See, while critics declare this to be a celebration of evil, I see it as just the opposite. We’re facing our deepest fears, our darkest enemies, and we’re defying them by giving them manifestation in our safest places. We dress up as them to get candy and treats. We carve their shapes into vegetables and let them rot on our front porches. We create amusements based around them and laugh in their faces. Halloween is not a glorification of evil, but a mockery of it in the vein of Elijah’s defiance of the prophets of Baal. On Halloween, we do not give the devil a foothold, but we vociferously declare that not only does he have no power here, but we will derive fun at his and all of his minions’ expense. Halloween is not the empowerment of fear but a proclamation that we have been given a Spirit of power that will never succumb.

I think there’s something wonderful about an entire culture together directly addressing the darker side of the human experience, leaving it out in the open instead of hiding it and pretending it’s not there. The fact that we have almost a month dedicated to it is special and important, and it gives us an annual opportunity to discuss the things that hurt us, hold us back. In a way, I’d say that we as artists have a responsibility to seize this time and contribute to it, whether that’s through no-holds-barred horror or the simple taunting of horror itself. Join us as we make light of death and darkness and remind it and ourselves that it has been overcome – we need never be afraid again.


hideously beautiful | a defence of horror


October is here again, and along with it inevitably follows the classic debate amongst the Christian public on what to do with Halloween and, by proxy, horror. The holiday is often vilified for its suspected pagan roots, often (and I would say incorrectly) viewed as a celebration of the occult, and along with it the horror genre of art in general is accused of similar things, with horror cinema being a particularly ubiquitous recipient of criticism.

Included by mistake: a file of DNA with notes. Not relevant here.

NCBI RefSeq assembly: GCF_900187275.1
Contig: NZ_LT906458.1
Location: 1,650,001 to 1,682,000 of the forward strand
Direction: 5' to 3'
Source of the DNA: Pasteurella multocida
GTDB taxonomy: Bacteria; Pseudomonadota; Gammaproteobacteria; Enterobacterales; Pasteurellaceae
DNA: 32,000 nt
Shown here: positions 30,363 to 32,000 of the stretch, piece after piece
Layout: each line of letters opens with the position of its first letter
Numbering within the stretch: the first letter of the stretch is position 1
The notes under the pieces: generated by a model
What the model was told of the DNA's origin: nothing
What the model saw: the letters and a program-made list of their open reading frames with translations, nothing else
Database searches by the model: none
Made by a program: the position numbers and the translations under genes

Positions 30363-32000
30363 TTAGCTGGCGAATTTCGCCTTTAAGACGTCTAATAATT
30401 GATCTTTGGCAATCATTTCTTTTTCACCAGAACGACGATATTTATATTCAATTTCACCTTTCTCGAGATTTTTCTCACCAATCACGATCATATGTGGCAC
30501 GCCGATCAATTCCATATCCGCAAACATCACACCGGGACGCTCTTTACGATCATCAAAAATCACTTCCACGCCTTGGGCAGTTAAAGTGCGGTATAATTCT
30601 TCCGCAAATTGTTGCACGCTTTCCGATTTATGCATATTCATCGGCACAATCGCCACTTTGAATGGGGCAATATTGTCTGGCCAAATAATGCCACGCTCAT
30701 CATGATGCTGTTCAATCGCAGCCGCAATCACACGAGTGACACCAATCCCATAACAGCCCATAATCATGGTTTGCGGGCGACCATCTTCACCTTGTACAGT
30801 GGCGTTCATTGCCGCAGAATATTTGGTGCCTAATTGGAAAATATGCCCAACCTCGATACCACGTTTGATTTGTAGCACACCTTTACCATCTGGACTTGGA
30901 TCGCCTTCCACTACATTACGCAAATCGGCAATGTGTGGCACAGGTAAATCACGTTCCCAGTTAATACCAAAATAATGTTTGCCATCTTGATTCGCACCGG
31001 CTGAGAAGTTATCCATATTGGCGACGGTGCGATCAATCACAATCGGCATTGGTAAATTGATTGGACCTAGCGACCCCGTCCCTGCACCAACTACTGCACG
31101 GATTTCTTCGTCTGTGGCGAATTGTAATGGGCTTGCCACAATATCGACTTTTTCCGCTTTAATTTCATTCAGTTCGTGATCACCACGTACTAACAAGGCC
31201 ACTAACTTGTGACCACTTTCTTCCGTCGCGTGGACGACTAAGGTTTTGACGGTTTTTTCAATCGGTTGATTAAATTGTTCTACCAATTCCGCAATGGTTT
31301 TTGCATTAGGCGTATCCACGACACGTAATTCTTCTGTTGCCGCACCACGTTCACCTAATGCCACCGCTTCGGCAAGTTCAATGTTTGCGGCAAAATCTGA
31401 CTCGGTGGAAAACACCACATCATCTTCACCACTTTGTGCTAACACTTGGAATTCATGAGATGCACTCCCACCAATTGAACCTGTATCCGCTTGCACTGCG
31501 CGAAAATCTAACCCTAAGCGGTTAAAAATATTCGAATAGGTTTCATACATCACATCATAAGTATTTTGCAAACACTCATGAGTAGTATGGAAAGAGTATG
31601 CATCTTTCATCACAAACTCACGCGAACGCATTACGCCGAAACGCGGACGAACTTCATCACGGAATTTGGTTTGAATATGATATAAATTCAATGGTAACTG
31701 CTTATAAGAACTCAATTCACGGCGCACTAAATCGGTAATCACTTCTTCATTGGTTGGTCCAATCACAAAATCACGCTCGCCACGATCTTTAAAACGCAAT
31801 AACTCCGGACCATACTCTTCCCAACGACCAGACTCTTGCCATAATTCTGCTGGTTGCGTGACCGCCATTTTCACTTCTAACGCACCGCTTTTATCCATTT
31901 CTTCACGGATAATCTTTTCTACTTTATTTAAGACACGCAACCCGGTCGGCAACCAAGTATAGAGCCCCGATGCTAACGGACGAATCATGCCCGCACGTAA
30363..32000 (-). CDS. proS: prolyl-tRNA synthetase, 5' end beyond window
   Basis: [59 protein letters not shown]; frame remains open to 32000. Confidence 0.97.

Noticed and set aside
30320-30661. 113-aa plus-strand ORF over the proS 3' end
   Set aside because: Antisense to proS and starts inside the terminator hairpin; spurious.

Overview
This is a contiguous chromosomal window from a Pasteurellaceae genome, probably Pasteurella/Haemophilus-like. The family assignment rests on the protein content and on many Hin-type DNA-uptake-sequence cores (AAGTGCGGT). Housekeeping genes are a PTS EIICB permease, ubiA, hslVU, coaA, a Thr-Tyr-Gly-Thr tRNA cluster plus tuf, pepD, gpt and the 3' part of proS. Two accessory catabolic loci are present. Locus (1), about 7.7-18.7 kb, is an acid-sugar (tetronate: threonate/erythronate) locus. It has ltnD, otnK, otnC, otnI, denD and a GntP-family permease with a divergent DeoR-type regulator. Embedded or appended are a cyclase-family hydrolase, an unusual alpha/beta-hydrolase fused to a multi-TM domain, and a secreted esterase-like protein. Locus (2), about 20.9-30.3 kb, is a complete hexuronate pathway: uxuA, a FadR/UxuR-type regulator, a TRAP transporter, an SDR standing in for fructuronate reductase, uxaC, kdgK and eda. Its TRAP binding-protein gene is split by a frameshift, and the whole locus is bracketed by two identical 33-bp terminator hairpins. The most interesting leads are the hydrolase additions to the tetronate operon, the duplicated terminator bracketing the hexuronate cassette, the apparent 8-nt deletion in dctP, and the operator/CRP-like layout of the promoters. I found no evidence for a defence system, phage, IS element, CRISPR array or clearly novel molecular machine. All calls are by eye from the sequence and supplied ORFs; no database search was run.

There are a number of complaints I hear about horror films, some of the wider ones typically being the genre’s transfixion with blood and gore, the very fact that it instills fear in people, and the perception that it celebrates or glorifies evil, thereby empowering it. I’d argue that a lot of these criticisms stem from wider human behaviours and entertainment issues, such as the thrill-seeking adrenaline addiction that fuels the love of things like roller coasters or people finding joy in wanton destruction (which rears its head in more socially acceptable fashion in films like Transformers and 2012), nor are they things of which the filmmakers and critics working within the genre are not aware. Let’s be honest here: most of the population thinks Freddy’s Dead: The Final Nightmare and Jason Goes to Hell are trash, not cultural cornerstones or works of art that will stand for eternity.